Former Department of Housing and Urban Development (HUD) Inspector General (IG) David Montoya gave false information and omitted key facts in a letter to Senate Committee on the Judiciary Chairman Chuck Grassley, The Daily Caller News Foundation Investigative Group has learned.
Montoya erroneously attributed an inaccurate article in another publication to The Daily Caller and compared it to an entirely unrelated TheDC story. He also claimed his office cooperated with the media while neglecting to say his spokesmen ignored multiple requests for comment and omitted other crucial details included in TheDCNF’s news story.
The now-former IG presented the misinformation in a June 9, 2017, letter to the Iowa Republican in an attempt to discredit and dispute TheDCNF. Montoya’s letter was a response to Grassley’s questions for him regarding an April 30, 2017, story by TheDCNF showing that the IG withheld 14 reportsabout HUD mismanagement from the public.
Montoya quietly left his position without explanation soon after sending the letter, TheDCNF has reported.
Under “my leadership this office has taken tangible steps to be forthright and transparent with all media organizations that seek our assistance,” Montoya wrote to Grassley. “Despite our best efforts to work openly with the media outlet identified above, we find it necessary to again cite the facts.”
But Montoya didn’t tell Grassley that his IG office ignored multiple requests from TheDCNF for comment or explanation — both before and after the article regarding the withheld reports was published.
Montoya also erroneously attributed an inaccurate The Daily Wire article to The Daily Caller and falsely described the former as “a sister entity” to the latter. He pointed to errors in The Daily Wire story and linked to an independent fact check before comparing it to TheDCNF article Grassley asked about.
“The Daily Caller misinterpreted the timeline of facts,” which “were brought to their attention and they chose to ignore them,” Montoya wrote in reference to The Daily Wire article “Ben Carson Finds $500 Billion (Billion!) In Errors During Audit Of Obama HUD.”
“By letting this story [sic], we remain concerned that this misleads readers toward making inaccurate assumptions regarding the work of this office,” Montoya said.
The Daily Wire story to which Montoya linked never appeared on the web sites of either TheDC or TheDCNF.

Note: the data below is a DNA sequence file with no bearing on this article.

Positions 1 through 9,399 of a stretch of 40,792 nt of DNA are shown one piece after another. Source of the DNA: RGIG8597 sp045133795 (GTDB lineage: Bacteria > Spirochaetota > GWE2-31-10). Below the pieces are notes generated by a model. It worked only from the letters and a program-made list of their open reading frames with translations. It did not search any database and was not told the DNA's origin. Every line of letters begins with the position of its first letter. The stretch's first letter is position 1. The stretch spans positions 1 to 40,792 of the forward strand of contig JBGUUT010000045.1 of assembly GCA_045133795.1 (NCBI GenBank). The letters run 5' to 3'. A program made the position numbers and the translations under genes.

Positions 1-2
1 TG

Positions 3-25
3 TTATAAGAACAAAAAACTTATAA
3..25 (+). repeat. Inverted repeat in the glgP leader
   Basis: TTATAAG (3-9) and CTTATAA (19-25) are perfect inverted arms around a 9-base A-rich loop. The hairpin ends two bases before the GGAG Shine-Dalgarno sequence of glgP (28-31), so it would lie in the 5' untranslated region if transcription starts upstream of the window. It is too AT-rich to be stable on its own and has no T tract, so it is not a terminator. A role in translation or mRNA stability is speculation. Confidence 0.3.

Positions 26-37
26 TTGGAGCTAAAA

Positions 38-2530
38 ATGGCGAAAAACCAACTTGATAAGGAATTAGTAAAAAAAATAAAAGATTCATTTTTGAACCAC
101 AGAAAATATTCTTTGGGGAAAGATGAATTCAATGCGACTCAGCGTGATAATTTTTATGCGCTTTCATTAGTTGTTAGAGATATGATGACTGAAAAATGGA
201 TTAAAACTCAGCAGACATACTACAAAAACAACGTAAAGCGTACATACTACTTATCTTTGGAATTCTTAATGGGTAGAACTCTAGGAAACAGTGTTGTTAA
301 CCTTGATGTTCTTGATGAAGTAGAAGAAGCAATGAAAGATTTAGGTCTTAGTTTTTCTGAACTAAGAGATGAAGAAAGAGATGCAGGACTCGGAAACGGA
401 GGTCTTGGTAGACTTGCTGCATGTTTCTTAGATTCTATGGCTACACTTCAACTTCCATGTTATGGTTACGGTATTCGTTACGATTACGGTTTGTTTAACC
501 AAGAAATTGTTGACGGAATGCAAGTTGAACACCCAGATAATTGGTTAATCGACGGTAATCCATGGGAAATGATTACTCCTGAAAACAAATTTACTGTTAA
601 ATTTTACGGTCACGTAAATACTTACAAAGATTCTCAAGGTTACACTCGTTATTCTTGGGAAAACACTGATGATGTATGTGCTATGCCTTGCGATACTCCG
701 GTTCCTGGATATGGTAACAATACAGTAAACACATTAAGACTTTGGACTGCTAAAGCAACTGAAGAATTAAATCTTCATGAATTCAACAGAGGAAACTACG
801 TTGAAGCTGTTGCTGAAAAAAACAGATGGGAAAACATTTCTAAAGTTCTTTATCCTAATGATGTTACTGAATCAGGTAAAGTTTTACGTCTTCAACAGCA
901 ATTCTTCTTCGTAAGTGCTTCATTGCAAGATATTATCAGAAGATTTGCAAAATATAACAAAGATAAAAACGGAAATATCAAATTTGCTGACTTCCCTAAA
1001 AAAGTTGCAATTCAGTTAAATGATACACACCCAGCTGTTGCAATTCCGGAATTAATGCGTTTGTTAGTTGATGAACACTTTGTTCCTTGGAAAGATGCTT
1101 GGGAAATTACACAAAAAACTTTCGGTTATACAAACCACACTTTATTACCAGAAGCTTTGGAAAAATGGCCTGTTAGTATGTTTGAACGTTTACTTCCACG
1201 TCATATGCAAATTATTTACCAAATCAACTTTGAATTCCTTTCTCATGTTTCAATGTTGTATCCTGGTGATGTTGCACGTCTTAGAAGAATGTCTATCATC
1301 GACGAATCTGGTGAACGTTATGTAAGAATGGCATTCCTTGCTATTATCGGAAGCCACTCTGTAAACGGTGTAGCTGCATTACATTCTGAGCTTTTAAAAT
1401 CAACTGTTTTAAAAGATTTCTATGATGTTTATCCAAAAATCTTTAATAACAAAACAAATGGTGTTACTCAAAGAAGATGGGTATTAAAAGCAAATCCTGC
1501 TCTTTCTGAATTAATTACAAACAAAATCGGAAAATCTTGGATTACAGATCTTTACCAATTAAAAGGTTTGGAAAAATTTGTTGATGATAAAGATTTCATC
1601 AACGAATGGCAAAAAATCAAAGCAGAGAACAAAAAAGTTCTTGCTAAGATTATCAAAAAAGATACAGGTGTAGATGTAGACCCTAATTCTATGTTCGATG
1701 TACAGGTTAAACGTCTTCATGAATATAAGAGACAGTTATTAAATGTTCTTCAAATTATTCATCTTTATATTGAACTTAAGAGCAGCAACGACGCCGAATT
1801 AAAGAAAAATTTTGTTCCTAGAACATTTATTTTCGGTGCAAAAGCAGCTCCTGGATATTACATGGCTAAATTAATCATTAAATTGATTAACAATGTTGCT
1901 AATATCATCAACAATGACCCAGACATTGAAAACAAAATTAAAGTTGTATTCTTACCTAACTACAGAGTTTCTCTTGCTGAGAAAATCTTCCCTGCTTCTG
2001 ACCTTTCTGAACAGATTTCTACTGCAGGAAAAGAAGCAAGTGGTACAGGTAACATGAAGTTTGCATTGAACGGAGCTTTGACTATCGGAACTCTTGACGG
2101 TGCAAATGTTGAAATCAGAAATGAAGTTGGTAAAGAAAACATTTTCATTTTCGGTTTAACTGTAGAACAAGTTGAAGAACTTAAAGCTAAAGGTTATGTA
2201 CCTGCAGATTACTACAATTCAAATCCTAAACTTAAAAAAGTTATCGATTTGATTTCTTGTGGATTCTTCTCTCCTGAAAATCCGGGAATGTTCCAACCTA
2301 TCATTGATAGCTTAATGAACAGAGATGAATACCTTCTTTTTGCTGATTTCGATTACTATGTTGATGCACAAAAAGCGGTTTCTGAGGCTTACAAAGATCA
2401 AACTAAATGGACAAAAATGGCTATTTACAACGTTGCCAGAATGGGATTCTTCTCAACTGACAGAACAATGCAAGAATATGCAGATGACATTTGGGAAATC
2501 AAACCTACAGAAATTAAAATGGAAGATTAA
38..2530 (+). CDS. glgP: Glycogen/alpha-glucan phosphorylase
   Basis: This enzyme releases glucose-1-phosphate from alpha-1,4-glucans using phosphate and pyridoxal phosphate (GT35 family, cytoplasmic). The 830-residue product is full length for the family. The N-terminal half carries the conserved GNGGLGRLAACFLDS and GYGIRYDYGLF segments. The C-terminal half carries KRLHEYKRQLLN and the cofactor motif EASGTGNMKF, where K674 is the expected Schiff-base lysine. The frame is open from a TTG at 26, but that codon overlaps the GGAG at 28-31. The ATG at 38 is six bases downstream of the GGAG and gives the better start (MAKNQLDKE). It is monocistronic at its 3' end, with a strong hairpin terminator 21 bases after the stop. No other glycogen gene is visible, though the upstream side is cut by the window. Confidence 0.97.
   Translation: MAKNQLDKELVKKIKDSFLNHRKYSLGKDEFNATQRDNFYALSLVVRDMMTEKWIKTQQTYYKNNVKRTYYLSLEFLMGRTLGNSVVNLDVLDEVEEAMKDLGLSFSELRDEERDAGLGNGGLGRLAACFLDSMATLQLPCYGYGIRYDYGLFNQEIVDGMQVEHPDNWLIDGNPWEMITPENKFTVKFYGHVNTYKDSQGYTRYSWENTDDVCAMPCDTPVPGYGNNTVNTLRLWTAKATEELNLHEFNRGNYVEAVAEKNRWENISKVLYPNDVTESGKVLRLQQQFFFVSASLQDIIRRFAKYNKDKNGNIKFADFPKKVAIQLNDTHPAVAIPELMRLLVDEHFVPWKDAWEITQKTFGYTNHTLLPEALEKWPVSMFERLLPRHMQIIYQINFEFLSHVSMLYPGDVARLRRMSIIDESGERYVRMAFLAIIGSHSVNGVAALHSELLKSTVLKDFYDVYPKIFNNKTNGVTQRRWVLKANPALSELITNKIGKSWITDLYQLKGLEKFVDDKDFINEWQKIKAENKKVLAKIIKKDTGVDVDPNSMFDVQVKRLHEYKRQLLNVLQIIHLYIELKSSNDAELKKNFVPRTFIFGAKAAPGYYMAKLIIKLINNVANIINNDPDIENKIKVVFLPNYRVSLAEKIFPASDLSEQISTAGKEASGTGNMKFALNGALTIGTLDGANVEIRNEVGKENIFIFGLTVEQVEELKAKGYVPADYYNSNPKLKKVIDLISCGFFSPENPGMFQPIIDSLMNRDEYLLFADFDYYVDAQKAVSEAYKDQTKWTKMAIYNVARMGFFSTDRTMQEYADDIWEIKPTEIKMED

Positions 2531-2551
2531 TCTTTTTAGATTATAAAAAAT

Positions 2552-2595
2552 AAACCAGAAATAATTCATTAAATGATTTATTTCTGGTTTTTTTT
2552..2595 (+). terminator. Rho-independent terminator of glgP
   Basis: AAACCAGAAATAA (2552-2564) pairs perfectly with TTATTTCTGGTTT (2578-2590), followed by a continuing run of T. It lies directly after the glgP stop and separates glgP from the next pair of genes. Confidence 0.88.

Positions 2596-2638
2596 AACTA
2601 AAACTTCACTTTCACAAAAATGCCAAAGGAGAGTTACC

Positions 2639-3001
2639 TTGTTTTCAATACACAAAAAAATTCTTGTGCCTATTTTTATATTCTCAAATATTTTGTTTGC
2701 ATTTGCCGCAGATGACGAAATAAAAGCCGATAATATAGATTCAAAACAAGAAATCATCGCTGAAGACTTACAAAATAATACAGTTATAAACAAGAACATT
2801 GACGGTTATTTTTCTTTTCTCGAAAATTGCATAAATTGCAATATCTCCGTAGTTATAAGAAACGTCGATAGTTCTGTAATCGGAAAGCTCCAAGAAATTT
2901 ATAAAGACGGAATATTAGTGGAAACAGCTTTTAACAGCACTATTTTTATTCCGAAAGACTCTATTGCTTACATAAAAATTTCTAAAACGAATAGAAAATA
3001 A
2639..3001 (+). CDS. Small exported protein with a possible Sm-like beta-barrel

The Daily Wire’s only relationship to TheDCNF is a licensing agreement that allows it to republish the nonprofit’s articles.
Montoya told Grassley TheDCNF’s story about withheld IG reports “represents this same form of fact checking. It presents a false impression this office is remiss in its” oversight mission. “This characterization is not true and [is] offensive to the men and women of HUD [IG] … The HUD [IG] is not withholding any information that could be used to improve departmental operations.”
TheDCNF story said the IG:
posted its systemic implication reports – documents that reveal opportunities for fraud in agency programs – to its website. A comparison between that listing and another TheDCNF previously obtained through a Freedom of Information Act (FOIA) request showed 14 reports from 2011 through 2014 were excluded from the IG’s the website.
At least three of those reports were also kept from HUD, meaning top department officials may not even be aware of the problems and suggested remedies.
One unreleased 2011 report revealed that 1,300 fugitives – including rapists and murderers – were illegally living in HUD-funded homes, and local authorities managing the properties refused to evict them …
Montoya told Grassley that 13 of the 14 withheld reports were never finalized and consequently were not published. He did not mention TheDCNF reported that at least some of the reports were drafts.
Montoya listed four reasons why certain reports may not be finalized, but three of those acknowledge rather than refute HUD problems the IG uncovered.
Montoya only explained why one report – regarding the 1,300 fugitives living in HUD-funded homes – remained a draft.
Data “cited by the staffer in the information contained in the report could not be substantiated or even replicated in a way that showed it was a sound assessment of numbers, so that the analysis was deemed unreliable,” Montoya wrote.
The former IG previously told Grassley that his office hasn’t been able to determine how many fugitives lived in HUD-funded homes for four years. He was able to provide some information about the 1,300, which provided at least a partial confirmation of the data.
Montoya also did not tell Grassley that IG spokesman Darryl Madden repeatedly refused to tell TheDCNF what was meant by “data issues.”
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